The tragic news of 2 NSW mining fatalites in an underground mining accident has once again placed mining safety back on the agenda.
An investigation is under way at Yancoal`s Austar mine in the Hunter Valley region which employs about 400 workers.
Renewed calls for increased training and safety awareness are up for discussion and unions and mining companies are ready to talk.
Mining companies have a legal responsibility to create a safe working environment for all workers, however, despite the most stringent of policies and procedures, sometimes things go wrong.
Underground mining and working in small confined spaces is dangerous. People are working in tight spaces on heavy machinery, especially when we’re talking about longwall mining as was the case in this recent mining accident.
This particular mine, the Austar mine which was run by Chinese backed Yancoal, has a history of safety concerns which have been raised since 2003 when the mine was actually closed.
CFMEU president, Peter Jordan of the northern mining and NSW energy district, said to his knowledge there were no safety issues raised at the operation, however commenting on the recent number of unfortunate fatalities in the mining industry, it was obvious much more safety awareness training was required.
He went on to say the mining industry as a whole had reasonably good legislation in place requiring how mine operators were meant to operate, although he said the recent deaths highlighted the question about the industry’s belief it has got it right.
“I don`t believe we can say we have it right when we are still having deaths in the mining industry”ť, he said.
The NSW Minerals Council said that while the mining industry has a reputation for its strong safety record, the truth of the matter is the recent NSW mining fatalities highlighted the dangers mine workers faced every single day.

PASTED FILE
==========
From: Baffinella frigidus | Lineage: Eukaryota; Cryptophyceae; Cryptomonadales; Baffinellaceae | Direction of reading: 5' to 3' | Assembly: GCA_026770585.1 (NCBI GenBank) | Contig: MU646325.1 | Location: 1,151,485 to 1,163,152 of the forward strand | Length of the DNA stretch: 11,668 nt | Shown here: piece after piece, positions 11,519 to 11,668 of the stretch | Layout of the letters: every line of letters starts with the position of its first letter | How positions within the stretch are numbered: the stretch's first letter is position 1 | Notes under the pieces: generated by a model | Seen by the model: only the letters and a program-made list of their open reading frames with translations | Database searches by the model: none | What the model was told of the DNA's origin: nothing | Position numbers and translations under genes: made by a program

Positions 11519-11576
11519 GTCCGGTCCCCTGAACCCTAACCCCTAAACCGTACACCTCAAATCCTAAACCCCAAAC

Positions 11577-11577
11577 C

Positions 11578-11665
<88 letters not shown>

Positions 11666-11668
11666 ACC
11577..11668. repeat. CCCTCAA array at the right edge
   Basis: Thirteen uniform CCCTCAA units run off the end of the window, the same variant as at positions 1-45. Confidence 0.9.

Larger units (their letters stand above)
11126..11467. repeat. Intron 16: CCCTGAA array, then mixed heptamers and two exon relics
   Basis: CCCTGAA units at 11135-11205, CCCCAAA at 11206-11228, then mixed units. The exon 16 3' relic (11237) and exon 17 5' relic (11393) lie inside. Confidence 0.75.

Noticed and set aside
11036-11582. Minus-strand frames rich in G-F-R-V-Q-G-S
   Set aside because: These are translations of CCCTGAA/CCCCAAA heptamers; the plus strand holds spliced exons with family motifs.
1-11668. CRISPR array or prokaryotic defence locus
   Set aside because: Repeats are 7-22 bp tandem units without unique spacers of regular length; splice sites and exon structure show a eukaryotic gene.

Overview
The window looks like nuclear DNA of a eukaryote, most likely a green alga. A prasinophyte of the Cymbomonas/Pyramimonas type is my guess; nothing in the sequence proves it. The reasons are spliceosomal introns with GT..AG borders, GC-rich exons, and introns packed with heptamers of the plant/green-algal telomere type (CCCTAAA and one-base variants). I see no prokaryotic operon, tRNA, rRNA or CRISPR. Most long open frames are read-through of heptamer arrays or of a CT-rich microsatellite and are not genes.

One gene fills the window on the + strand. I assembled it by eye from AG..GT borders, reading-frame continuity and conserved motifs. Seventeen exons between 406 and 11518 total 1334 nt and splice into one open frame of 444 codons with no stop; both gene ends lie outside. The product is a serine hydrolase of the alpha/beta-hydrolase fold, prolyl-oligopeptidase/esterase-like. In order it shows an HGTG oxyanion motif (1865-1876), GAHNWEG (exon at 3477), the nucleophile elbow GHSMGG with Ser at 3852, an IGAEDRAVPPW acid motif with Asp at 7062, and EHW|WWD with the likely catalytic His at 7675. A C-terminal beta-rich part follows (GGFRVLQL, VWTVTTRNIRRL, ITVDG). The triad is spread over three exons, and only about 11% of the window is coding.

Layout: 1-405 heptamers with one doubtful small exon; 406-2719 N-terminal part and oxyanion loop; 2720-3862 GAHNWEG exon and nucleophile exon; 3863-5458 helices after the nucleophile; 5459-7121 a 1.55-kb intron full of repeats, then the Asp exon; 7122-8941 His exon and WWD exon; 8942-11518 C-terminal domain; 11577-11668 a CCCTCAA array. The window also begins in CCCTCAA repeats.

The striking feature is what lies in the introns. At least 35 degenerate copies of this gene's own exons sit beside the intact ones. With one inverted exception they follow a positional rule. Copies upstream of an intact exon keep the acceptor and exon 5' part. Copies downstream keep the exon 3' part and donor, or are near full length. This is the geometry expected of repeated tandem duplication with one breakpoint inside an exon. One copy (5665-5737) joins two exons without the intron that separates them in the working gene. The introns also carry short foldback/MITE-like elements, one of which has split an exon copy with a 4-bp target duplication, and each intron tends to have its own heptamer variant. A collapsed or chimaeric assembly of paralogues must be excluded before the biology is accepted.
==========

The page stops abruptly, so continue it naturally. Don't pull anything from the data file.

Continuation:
“This incident is a tragic reminder of why safety is the industry`s No 1 priority,”ť the industry body said.
The CFMEU`s Peter Jordan said the Yancoal owned Austar mine was an old mine and had repeatedly been a difficult mining operation to run.
Questions have been raised about whether or not the accident could have been prevented and whether safety boundaries were crossed? That needs to be answered and, if this tragedy could have been avoided , why wasn`t it?”ť he said.
“If it couldn`t have been detected under the current mining plans and systems we have, then why not, and the industry has to be challenged on that.”ť he said.
In light of this recent tragedy, iMINCO urges all mine workers to once again think before taking any sort of risk. A keen observation and a review of hazards in the workplace are a part of the daily work practice.
Mining accidents can be avoided, it’s up to everyone to do their part and raise the awareness of the risks and hazards that are faced by hundreds of thousands of people employed in mining jobs.
Stay safe out there and remember – don’t take unnecessary risks and report all hazards.
Reference: NSW Mining Fatalities
Learn more about the Bowen Basin mining location.
The Bowen Basin contains the largest coal reserves in Australia. This major coal producing region contains one of the worldâ€™s largest deposits of bituminous coal.
The Basin contains much of the known Permian coal resources in Queensland including virtually all of the known mineable prime coking coal. It was named for the Bowen River, itself named after Queenslandâ€™s first Governor, Sir George Bowen.
The Bowen Basin covers an area of over 60,000 square kilometres in Central Queensland running from Collinsville to Theodore and is dotted with many coal mines operated by multiple mining companies.
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The 793F has a load cpacityof 226.8 ton (US) and a top speed of 60 kilometres an hour. It's a turbocharged air-to-air aftercooled diesel engine that has enhanced power management capability for maximum hauling performance. The C175-16 is a 16-cylinder, four-stroke design that uses long, effective power strokes for optimum efficiency.
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Resources and Infrastructure Industry (RII)
Commonly refered to as Black Coal Competency (BCC), the RII competency is one that can be attained by an operator who has previously worked in the industry and has completed a number of operating hours on various types of machinery.
RII competency is granted to prove correct and safe operation of mine site machinery. It is a very useful qualification to have, as it confirms the operator has the required experience and expertise.
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